Improve Your Car's Fuel Efficiency

Physician's Money DigestMay 2005
Volume 12
Issue 8

With gasoline prices skyrocketingto record highs and littleto no relief on the horizon,even the most successful physicians arelooking for ways to stretch their fuel budget.Whether you drive an environmentallyfriendly hybrid car or a gas-guzzlingSUV, saving money on gas is always a positivething. On their Web site www.fueleconomy.gov, the United States Departmentof Energy lists several smart stepsyou can take to conserve your fuel consumption,including the following:

•Drive efficiently. One of the biggestdrains on gasoline is aggressive driving(eg, speeding, rapid acceleration, and frequentbraking). According to the Website, by driving more safely and obeyingthe speed limit you can lower your gasmileage by as much as 33% on the highwayand 5% on city streets. After 60 mph,your fuel economy goes down drastically,and for every 5 mph you drive over 60,you essentially pay $0.10 more per gallonfor gas. Using cruise control will maintainyour speed and help you save gas.

Excessive idling also burns gas unnecessarily,especially in cars with largerengines. If your car is going to remainidle for a long period of time (eg, yourpassenger is making a quick run into astore), be sure to turn off your engine.Also, remember to avoid excessivelyusing your car's air conditioning system,which eats up more fuel.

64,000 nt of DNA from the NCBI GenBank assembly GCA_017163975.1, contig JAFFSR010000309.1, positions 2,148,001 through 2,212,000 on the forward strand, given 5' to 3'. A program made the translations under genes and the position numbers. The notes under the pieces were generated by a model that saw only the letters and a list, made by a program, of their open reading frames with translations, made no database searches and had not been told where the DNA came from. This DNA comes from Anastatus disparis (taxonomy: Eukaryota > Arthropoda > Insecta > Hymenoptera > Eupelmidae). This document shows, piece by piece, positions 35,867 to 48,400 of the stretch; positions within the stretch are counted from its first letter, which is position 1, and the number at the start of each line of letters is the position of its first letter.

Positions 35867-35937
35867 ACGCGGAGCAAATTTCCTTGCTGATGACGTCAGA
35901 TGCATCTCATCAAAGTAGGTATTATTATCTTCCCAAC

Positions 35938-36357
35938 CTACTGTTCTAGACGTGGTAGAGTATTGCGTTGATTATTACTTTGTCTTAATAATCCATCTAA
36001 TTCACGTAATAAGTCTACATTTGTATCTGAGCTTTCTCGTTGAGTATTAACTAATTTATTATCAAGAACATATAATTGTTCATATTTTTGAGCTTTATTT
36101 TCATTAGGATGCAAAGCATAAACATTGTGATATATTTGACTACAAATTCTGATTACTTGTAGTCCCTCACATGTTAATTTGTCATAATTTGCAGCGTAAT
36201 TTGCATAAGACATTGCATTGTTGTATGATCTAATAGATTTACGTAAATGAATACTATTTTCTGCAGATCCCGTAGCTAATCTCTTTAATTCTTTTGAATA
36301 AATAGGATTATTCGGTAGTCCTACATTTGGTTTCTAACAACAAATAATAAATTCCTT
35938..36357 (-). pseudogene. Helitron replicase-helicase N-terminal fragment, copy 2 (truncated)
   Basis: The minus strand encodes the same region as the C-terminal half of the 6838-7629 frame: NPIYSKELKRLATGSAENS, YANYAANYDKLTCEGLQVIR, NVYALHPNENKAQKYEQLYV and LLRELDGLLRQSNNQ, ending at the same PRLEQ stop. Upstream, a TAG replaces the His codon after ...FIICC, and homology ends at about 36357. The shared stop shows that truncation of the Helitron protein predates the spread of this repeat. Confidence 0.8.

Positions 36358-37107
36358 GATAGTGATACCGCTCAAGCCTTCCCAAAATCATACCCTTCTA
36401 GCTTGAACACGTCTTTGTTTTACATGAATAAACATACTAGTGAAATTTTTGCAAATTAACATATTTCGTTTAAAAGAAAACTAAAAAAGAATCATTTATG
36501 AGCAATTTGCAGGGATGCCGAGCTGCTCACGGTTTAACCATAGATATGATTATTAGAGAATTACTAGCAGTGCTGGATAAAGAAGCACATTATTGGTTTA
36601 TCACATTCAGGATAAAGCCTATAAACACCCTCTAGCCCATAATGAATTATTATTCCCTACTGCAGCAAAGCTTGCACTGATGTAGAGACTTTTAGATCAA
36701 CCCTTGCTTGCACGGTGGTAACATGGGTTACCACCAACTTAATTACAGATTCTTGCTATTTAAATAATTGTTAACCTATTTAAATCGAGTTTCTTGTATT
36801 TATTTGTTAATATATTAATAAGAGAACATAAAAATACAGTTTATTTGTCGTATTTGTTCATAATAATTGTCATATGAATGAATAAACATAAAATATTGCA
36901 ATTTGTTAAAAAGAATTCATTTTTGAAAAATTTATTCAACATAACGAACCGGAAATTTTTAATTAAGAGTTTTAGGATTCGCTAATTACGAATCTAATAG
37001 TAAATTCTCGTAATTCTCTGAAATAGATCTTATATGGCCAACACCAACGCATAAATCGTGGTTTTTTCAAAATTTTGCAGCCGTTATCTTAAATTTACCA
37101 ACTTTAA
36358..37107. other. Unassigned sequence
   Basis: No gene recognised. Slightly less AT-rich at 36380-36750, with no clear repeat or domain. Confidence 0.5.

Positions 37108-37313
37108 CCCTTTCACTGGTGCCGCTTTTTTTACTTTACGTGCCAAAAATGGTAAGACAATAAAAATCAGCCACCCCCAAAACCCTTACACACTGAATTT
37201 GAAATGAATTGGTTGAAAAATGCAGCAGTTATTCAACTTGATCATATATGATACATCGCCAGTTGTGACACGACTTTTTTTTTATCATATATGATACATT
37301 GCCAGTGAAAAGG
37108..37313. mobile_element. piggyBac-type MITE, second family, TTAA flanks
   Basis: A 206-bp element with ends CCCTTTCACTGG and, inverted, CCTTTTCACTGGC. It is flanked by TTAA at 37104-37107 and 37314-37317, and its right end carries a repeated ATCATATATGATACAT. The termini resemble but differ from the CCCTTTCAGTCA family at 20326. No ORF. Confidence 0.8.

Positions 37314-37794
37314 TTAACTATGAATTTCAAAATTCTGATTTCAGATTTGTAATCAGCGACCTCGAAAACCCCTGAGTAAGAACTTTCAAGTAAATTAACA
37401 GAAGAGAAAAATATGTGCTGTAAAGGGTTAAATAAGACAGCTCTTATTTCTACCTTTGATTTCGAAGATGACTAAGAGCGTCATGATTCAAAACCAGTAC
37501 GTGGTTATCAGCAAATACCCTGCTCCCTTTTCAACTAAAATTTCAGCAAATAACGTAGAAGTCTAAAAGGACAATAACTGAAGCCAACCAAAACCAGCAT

•Keep your car in shape. Accordingto the Web site, having a tune-up performedon a car improves its gas mileageby an average of 4%. One fairly simplerepair, replacing a faulty oxygen sensor,can raise your gas mileage by as much as40%, saving you up to $0.60 per gallon.On the other hand, clogged air filter canreduce gas mileage by almost 10%.

Although you may not think keepingyour tires properly inflated helps thecause, it does. Maintaining appropriatepressure in all four tires can increase yourgas mileage by 3%; for every 1 poundper-square-inch drop in pressure, gasmileage drops about 0.4%.

Note:

Using the wrong grade of motor oilcan also reduce your mileage. As the Website points out, if you're using 10W-30motor oil when your engine requires 5W-30, you lower your gas mileage by up to2%. Use oil that says "EnergyConserving"in the performance symbolon the bottle; this type of oil contains frictionreducing additives.

•Properly plan trips. Carpooling mayseem like a bit of a hassle, but it can saveyou and your carpool mates a large chunkof money each week. If you have staff inyour practice that all live within a reasonabledistance of each other, consider startinga carpool system. Not only will it saveyou big bucks on gasoline, but it will alsohelp reduce wear and tear on your vehicle.Another option, if possible, is to usepublic transportation, especially if there isa bus or train station near your home andyour practice.

When you plan on traveling longerdistances, avoid placing luggage on topof your car in a roof rack. Although theextra storage diminishes the need todrive a gas-guzzling SUV, the weightand drag can reduce your gas mileageby up to 5%.

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